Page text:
BOWIE, Md. — Target marketing outperforms mass marketing but tire dealers need to do a better job of effectively using their POS data, according to GfK Custom Research L.L.C.
Analyzing customer data and targeting marketing efforts toward high-value customers can improve profits, according to the research firm, which held a webinar, "Attracting High-Value Tire Service Customers," hosted by the Tire Industry Association on March 22.
Neil Portnoy, GfK's managing director of POS tracking for tires, said tire dealers tend to spend a lot of time retaining their existing customer base instead of expanding their customer base. This could be detrimental as, statistically, about 20% of a customer database is not delivering a whole lot of value or margin to the business.
"We want to be careful about spending our precious marketing dollars on these low-value customers," he said. "Wouldn't we be better off allocating those dollars to high-value customers and acquiring new high-value customers and growing our business that way?"
With target marketing, not all customers are equal or deliver the same value to a business.
Low-value customers only come in when they have coupons or discounts, they resist up-selling and they're not loyal to the business, Portnoy said.
Conversely, high-value customers seek help between coupons, are open to up-selling and they treat the dealership as their "go-to" shop for a multitude of services. They will also recommend the business to their family and friends.
"Everybody wants a good deal, but these people really value service and trustworthiness and that is the cornerstone of what a good tire dealer is," he said.
"We believe it's really important to identify and differentiate your high-value customers from your low-value customers. We want you to send customized offers designed to meet their needs.
"We like to say 'Send the right message to the right customer with the right discount at the right time using the right media.' That's a recipe for success. And then, of course, measuring the effectiveness of the campaign on the back end to get smarter so when you go back out next time, you can increase your ROI even more," Portnoy said.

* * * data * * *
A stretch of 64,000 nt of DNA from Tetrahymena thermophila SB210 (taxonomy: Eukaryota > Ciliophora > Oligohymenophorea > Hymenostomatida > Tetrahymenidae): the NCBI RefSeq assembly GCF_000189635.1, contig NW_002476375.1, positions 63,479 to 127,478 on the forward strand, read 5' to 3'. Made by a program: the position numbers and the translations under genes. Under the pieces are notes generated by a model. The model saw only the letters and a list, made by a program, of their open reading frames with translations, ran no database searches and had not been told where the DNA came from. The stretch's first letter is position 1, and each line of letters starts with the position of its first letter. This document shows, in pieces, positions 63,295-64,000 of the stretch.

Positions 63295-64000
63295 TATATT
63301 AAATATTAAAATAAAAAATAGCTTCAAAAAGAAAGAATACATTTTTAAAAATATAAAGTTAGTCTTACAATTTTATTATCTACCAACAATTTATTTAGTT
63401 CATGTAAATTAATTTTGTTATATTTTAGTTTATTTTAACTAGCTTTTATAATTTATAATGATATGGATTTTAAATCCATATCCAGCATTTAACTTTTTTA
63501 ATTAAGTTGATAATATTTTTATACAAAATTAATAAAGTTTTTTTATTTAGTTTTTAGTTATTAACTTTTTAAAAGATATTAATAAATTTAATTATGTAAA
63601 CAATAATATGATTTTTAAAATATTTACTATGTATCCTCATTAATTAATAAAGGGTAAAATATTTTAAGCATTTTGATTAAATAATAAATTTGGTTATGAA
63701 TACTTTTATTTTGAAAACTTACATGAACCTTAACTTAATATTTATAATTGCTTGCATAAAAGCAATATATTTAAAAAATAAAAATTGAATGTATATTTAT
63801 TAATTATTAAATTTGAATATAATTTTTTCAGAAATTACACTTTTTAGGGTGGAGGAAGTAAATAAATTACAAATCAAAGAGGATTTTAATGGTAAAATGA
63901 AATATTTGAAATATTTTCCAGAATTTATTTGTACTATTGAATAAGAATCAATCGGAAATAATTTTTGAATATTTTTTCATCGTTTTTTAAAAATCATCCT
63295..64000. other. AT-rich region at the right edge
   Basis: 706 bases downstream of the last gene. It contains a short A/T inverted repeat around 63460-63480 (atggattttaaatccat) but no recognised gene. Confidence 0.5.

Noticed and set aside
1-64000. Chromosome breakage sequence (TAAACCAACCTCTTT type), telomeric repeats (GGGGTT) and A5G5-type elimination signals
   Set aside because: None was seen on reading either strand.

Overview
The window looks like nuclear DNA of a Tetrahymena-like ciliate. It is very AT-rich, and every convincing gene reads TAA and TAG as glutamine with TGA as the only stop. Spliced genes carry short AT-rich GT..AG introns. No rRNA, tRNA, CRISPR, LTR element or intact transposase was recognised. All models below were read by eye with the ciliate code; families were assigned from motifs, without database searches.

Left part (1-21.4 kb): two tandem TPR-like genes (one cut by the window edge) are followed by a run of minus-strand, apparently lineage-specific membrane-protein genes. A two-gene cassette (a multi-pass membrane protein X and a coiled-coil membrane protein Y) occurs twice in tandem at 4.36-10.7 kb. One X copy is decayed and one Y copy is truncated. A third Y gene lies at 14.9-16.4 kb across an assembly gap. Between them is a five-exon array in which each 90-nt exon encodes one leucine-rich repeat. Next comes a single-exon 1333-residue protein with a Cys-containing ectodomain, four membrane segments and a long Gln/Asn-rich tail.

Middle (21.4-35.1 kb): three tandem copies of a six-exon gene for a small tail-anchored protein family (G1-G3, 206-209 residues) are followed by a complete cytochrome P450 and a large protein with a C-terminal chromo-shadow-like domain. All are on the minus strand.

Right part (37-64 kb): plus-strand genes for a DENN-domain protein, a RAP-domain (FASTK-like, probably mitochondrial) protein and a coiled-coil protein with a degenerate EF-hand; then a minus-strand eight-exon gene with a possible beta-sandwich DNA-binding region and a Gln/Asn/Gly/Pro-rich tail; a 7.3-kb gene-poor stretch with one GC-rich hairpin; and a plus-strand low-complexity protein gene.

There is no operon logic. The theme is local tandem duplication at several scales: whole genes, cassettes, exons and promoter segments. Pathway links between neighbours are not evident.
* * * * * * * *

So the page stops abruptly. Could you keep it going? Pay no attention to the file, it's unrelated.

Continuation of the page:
The essentials for an effective marketing campaign are: to make the best use of the data collected by the dealership's point-of-sale (POS) platform; drive profit by bringing in more high-value repair customers into the bays; and target desirable vehicle owners with efficient, tailored messaging.
The key to a good marketing campaign is to also measure the effectiveness of the dollars spent after the campaign is over, according to Dave Stevens, vice president of POS tracking for GfK.
He listed steps for creating a marketing campaign using the sales data already available in a dealership's POS system.
- Access point-of-sale information and sort the data by categories;
- Group customers by their vehicle models or types so when analyzing car count, revenues and dates of service, a dealer can have a better understanding of what trends and service needs are specific to that group of vehicle types;
- Summarize the data to develop customer or vehicle profiles to find opportunities within a store or market;
- Decide on KPIs (key performance indicators) to identify an opportunity and attract a particular type of customer for a particular type of service;
- Implement highly targeted campaigns, digitally or via direct mail; and
- Measure the results of the campaign to determine if the objective was reached.
Stevens noted that dealers may determine certain vehicles might benefit from a specific, added service. By analyzing the trends in servicing particular vehicles each month, a dealer can gain insights and direction on where to target the marketing.
For example, if alignments are a profitable service, but only a small percentage of a dealership's mid-sized SUV clientèle get alignments, the company may consider developing a specific marketing campaign to mid-sized SUV owners by offering a discount on alignments with the purchase of tires or explaining the value and importance of an alignment to enhance the performance of their vehicles.
Stevens encouraged tire dealers to amplify their strengths. For example, if tires for full-sized pickup trucks drive the average ticket, then develop a message to entice pickup owners to come in for tires; offer a discount on alignments with the purchase of new tires; or pair services.
"Target to full-size pickup owners in order to drive that higher average ticket into your shop," he said.
If a particular vehicle segment is underrepresented on a certain service, such as oil changes, the dealership may want to target that particular audience to draw them into the store by pairing oil changes with tire purchases or other services.
The key is to develop an audience in certain segments that have similar behaviors that lead to specific purchase patterns, he said.